Many organisations will talk about homeworking and other types of flexible working, but if you work for an organisation that lives and breathes that approach and takes it to its furthest extreme, and then work for an organisation that SAYS it does these but in actuality frowns upon such things and doesn't support them in practice, then it can be difficult to adjust.  I've seen that happen too. Show understanding to those who have used different practices but use their experience to help you learn and grow. 

I've mentioned before about seemingly trivial things like car parking and the dress code, but they can both help and hinder any efforts at integration into an organisation or, tellingly, between organisations.  If the car park is tightly controlled in one organisation, which then comes together with another organisation who have a much more laissez faire approach and whose staff just ignore car parking controls when visiting the first organisation, the effects on morale in the first organisation can be devastating and can more or less ruin any senior leaders' attempts at convincing the staff in the first organisation that they value and respect them all. Ensure leaders understand the effect their behaviour has on culture and how their actions can undermine any communications efforts they later make.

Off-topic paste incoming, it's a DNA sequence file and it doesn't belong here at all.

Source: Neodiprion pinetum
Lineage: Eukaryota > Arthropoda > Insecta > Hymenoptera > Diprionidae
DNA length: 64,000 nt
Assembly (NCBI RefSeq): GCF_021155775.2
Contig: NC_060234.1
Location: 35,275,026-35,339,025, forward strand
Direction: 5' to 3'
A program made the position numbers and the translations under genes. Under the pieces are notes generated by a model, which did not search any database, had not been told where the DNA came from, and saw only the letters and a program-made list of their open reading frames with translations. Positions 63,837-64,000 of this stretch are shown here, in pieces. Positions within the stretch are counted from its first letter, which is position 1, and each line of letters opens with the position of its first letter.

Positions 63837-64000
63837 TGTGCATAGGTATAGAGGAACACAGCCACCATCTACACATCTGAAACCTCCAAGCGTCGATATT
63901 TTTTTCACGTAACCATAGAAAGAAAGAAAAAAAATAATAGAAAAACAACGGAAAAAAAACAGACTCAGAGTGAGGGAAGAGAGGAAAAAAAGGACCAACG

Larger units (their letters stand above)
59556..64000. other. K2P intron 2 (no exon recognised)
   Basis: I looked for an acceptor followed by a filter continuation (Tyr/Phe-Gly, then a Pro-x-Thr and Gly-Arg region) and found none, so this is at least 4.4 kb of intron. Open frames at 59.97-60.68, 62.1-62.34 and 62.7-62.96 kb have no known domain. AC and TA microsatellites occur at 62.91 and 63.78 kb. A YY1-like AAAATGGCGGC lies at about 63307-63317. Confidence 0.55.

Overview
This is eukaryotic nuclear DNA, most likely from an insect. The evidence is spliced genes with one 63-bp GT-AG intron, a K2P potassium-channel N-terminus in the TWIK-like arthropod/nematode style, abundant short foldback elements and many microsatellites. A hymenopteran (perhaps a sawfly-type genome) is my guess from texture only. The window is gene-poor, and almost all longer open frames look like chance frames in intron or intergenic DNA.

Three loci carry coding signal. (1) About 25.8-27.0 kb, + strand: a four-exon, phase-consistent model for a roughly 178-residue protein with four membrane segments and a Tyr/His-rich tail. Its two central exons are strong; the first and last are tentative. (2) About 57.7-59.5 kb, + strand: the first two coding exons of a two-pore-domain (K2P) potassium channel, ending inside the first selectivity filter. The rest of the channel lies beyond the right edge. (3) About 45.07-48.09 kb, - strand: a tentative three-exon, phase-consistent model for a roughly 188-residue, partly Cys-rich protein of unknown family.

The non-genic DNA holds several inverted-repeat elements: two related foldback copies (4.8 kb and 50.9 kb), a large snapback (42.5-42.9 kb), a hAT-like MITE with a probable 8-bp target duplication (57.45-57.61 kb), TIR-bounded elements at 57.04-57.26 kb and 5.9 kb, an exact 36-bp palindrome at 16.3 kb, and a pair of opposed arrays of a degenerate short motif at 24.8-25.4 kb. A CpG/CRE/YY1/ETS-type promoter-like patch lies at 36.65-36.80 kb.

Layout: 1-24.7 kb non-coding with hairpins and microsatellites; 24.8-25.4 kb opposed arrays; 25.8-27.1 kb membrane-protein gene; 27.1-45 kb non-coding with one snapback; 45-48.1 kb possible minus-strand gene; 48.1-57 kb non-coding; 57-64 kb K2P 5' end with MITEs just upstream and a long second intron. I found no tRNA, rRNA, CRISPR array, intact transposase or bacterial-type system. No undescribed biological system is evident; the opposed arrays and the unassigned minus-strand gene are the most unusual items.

On dress code, if one place is casual and the other more formal in its dress code, this can also cause integration issues.  I've had this at several places as a new employee when its hard to know what to wear, but also when bringing two organisations together - having worn my signature uniform of jeans-jumper-converse for years in one place and then turned up at a new partner organisation wearing the same (having been at my own casual place of work earlier the same day) I've seen people actually GLARING at me and MUTTERING as I walked through the corridors.  And when I've gone the other way and gone formal to visit that organisation but later the same day gone back to my casual workplace, I've been accused of having disappeared for a job interview. Adopt an approach where individuals feel comfortable and not out of place, and keep that flexible enough to deal with departures from the norm as long as individual effectiveness isn't threatened.